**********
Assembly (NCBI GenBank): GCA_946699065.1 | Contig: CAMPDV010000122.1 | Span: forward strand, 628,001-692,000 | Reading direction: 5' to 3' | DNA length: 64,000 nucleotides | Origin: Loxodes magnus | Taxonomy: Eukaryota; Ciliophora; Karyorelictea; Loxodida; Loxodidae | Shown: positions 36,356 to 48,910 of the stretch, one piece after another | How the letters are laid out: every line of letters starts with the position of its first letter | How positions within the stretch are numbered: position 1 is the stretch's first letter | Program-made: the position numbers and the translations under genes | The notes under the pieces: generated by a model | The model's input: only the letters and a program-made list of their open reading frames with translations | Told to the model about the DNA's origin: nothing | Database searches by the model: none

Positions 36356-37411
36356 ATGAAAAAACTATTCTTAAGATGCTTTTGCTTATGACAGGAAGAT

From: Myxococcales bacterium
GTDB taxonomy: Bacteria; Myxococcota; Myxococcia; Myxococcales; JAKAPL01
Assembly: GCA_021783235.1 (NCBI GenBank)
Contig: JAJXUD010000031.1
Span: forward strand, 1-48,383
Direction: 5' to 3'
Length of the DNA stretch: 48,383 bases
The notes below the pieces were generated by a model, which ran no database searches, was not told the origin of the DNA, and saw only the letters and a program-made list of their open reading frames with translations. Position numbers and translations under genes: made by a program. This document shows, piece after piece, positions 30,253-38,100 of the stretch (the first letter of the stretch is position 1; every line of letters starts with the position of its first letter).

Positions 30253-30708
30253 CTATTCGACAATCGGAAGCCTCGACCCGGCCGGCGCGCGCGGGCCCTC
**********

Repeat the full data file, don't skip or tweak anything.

Assembly (NCBI GenBank): GCA_946699065.1 | Contig: CAMPDV010000122.1 | Span: forward strand, 628,001-692,000 | Reading direction: 5' to 3' | DNA length: 64,000 nucleotides | Origin: Loxodes magnus | Taxonomy: Eukaryota; Ciliophora; Karyorelictea; Loxodida; Loxodidae | Shown: positions 36,356 to 48,910 of the stretch, one piece after another | How the letters are laid out: every line of letters starts with the position of its first letter | How positions within the stretch are numbered: position 1 is the stretch's first letter | Program-made: the position numbers and the translations under genes | The notes under the pieces: generated by a model | The model's input: only the letters and a program-made list of their open reading frames with translations | Told to the model about the DNA's origin: nothing | Database searches by the model: none

Positions 36356-37411
36356 ATGAAAAAACTATTCTTAAGATGCTTTTGCTTATGACAGGAAGAT

From: Myxococcales bacterium
GTDB taxonomy: Bacteria; Myxococcota; Myxococcia; Myxococcales; JAKAPL01
Assembly: GCA_021783235.1 (NCBI GenBank)
Contig: JAJXUD010000031.1
Span: forward strand, 1-48,383
Direction: 5' to 3'
Length of the DNA stretch: 48,383 bases
The notes below the pieces were generated by a model, which ran no database searches, was not told the origin of the DNA, and saw only the letters and a program-made list of their open reading frames with translations. Position numbers and translations under genes: made by a program. This document shows, piece after piece, positions 30,253-38,100 of the stretch (the first letter of the stretch is position 1; every line of letters starts with the position of its first letter).

Positions 30253-30708
30253 CTATTCGACAATCGGAAGCCTCGACCCGGCCGGCGCGCGCGGGCCCTC